On Wednesday, 1 August 2018, Americans for Democracy & Human Rights in Bahrain (ADHRB) and 11 other non-governmental organizations (NGOs) met with representatives from the Departments of State and Treasury, and the government of the United Kingdom to discuss sanctions recommendations under the Global Magnitsky Human Rights Accountability Act.
In their meeting, representatives of the American Bar Association, ADHRB, Bruno Manser Fund, Boat People SOS, Freedom House, Global Witness, Human Rights First, Human Rights Watch, PEN America, Robert F. Kennedy Human Rights, The Sentry, and the Victims of Communism Memorial Foundation discussed sanctions recommendations in 21 individual cases concerning alleged human rights abuses and acts of corruption in 14 countries. The information provided by these organizations to the U.S. government today calls for the imposition of targeted sanctions against human rights abusers and corrupt actors in Azerbaijan, Bahrain, Burundi, Cambodia, the Central African Republic, China, the Democratic Republic of Congo (DRC), Honduras, Hungary, Malaysia, Russia, Sudan, Turkey, and Vietnam. Members of the group also voiced support for Global Magnitsky Act sanctions to be imposed against human rights abusers in Burma and Egypt.
ADHRB has welcomed the U.S. government’s recent actions to sanction human rights abusers and corrupt actors under the Global Magnitsky Act, including designations of individuals in Burma, Cambodia, the Dominican Republic, China, the DRC, Gambia, Guatemala, Nicaragua, Pakistan, Russia, Serbia, South Sudan, Turkey, Ukraine, and Uzbekistan. However, we also call upon the Trump Administration to sanction human rights violators and corrupt actors wherever so doing can deter violations and protect victims, particularly in the Middle East and with respect to America’s security partners.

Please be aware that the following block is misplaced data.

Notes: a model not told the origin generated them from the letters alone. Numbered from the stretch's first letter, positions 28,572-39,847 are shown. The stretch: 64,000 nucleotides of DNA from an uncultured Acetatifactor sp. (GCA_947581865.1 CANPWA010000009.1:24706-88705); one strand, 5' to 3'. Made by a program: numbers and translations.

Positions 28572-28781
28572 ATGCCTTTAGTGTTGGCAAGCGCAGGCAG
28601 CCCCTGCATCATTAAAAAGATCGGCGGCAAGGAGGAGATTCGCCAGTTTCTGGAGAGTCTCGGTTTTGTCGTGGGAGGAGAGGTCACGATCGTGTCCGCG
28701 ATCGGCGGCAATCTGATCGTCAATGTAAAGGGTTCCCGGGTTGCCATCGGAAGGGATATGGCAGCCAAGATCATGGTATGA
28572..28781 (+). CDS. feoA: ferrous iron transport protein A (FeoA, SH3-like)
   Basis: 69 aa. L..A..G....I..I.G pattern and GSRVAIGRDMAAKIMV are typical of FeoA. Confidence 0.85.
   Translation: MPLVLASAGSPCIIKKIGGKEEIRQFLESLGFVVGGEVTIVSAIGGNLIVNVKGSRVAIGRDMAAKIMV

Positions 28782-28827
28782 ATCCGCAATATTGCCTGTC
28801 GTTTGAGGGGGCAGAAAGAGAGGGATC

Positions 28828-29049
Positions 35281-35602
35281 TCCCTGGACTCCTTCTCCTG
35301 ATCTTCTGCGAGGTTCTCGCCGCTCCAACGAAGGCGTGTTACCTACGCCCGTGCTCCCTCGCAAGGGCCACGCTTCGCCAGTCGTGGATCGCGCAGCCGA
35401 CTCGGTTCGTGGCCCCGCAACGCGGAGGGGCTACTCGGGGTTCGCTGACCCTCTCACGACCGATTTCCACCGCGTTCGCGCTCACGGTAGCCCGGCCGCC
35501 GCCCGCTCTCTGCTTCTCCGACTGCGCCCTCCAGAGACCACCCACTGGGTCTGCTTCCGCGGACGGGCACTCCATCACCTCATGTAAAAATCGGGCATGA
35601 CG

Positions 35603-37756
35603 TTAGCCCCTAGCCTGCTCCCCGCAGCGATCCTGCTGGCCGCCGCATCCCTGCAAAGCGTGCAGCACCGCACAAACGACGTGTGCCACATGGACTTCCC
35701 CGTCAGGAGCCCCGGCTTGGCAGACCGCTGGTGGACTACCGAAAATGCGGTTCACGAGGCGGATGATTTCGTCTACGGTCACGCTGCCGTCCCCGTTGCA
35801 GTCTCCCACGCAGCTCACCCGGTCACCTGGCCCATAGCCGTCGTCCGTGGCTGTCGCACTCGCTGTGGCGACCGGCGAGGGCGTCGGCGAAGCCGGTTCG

“The Global Magnitsky Act is an important human rights tool, by which the US government can hold both allies and adversaries to account,” said Husain Abdulla, Executive Director of ADHRB. “We hope that the government takes action to hold human rights abusers accountable for their crimes, and put an end to the culture of impunity in places like Bahrain. We believe that if the US issues sanctions, this can be a strong tool for to seriously pressure the Bahraini government to actually take their international human rights commitments seriously, and abide by international laws and standards.”
The Global Magnitsky Human Rights Accountability Act is the most comprehensive human rights and anti-corruption sanctions tool in U.S. history. Passed with bipartisan support and signed into law in December 2016, the law is named after whistle-blower Sergei Magnitsky, who was imprisoned and murdered in 2009 by Russian authorities after exposing a large-scale fraud. Under the act, the U.S. government may sanction foreign individuals and entities found to have committed gross violations of human rights, or to have engaged in significant acts of corruption, by subjecting designees to asset freezes and visa restrictions. The law expands upon the 2012 Magnitsky Act, which applied only to Russian individuals and entities. To date, the U.S. government has sanctioned 24 individuals and 56 associated entities through five separate rounds of Global Magnitsky Act sanctions designations.
Wednesday’s meeting involved members of a coalition of NGOs organized by Human Rights First that have worked together to bring credible information to the U.S. government on potential sanctions designees, including government officials in Bahrain.